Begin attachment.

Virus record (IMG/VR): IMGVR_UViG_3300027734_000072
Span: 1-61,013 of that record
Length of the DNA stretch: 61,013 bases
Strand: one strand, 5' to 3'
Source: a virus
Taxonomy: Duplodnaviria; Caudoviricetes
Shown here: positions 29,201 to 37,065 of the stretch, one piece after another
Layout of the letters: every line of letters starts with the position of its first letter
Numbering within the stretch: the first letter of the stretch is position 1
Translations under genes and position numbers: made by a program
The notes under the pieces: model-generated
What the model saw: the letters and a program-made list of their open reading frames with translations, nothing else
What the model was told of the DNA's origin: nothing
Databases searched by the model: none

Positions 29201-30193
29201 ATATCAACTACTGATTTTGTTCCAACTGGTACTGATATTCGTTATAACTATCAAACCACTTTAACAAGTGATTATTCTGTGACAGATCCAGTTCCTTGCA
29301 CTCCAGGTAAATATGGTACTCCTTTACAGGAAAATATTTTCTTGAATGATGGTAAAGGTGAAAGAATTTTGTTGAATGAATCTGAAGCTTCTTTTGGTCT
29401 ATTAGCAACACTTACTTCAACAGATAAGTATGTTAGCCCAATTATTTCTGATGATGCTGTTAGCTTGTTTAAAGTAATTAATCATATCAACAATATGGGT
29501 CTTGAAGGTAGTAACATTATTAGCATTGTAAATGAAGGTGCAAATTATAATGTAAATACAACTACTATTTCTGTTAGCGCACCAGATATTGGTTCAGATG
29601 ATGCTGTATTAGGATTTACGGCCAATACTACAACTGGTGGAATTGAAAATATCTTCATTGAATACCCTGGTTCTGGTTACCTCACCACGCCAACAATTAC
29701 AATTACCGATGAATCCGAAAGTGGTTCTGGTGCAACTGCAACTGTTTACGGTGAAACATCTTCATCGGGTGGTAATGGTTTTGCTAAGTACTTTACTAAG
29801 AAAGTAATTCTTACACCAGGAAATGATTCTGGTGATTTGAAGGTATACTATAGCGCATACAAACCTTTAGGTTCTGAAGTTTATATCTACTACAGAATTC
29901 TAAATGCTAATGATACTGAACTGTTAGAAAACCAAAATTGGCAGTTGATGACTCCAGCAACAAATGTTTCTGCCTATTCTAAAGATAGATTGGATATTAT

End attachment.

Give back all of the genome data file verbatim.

Virus record (IMG/VR): IMGVR_UViG_3300027734_000072
Span: 1-61,013 of that record
Length of the DNA stretch: 61,013 bases
Strand: one strand, 5' to 3'
Source: a virus
Taxonomy: Duplodnaviria; Caudoviricetes
Shown here: positions 29,201 to 37,065 of the stretch, one piece after another
Layout of the letters: every line of letters starts with the position of its first letter
Numbering within the stretch: the first letter of the stretch is position 1
Translations under genes and position numbers: made by a program
The notes under the pieces: model-generated
What the model saw: the letters and a program-made list of their open reading frames with translations, nothing else
What the model was told of the DNA's origin: nothing
Databases searched by the model: none

Positions 29201-30193
29201 ATATCAACTACTGATTTTGTTCCAACTGGTACTGATATTCGTTATAACTATCAAACCACTTTAACAAGTGATTATTCTGTGACAGATCCAGTTCCTTGCA
29301 CTCCAGGTAAATATGGTACTCCTTTACAGGAAAATATTTTCTTGAATGATGGTAAAGGTGAAAGAATTTTGTTGAATGAATCTGAAGCTTCTTTTGGTCT
29401 ATTAGCAACACTTACTTCAACAGATAAGTATGTTAGCCCAATTATTTCTGATGATGCTGTTAGCTTGTTTAAAGTAATTAATCATATCAACAATATGGGT
29501 CTTGAAGGTAGTAACATTATTAGCATTGTAAATGAAGGTGCAAATTATAATGTAAATACAACTACTATTTCTGTTAGCGCACCAGATATTGGTTCAGATG
29601 ATGCTGTATTAGGATTTACGGCCAATACTACAACTGGTGGAATTGAAAATATCTTCATTGAATACCCTGGTTCTGGTTACCTCACCACGCCAACAATTAC
29701 AATTACCGATGAATCCGAAAGTGGTTCTGGTGCAACTGCAACTGTTTACGGTGAAACATCTTCATCGGGTGGTAATGGTTTTGCTAAGTACTTTACTAAG
29801 AAAGTAATTCTTACACCAGGAAATGATTCTGGTGATTTGAAGGTATACTATAGCGCATACAAACCTTTAGGTTCTGAAGTTTATATCTACTACAGAATTC
29901 TAAATGCTAATGATACTGAACTGTTAGAAAACCAAAATTGGCAGTTGATGACTCCAGCAACAAATGTTTCTGCCTATTCTAAAGATAGATTGGATATTAT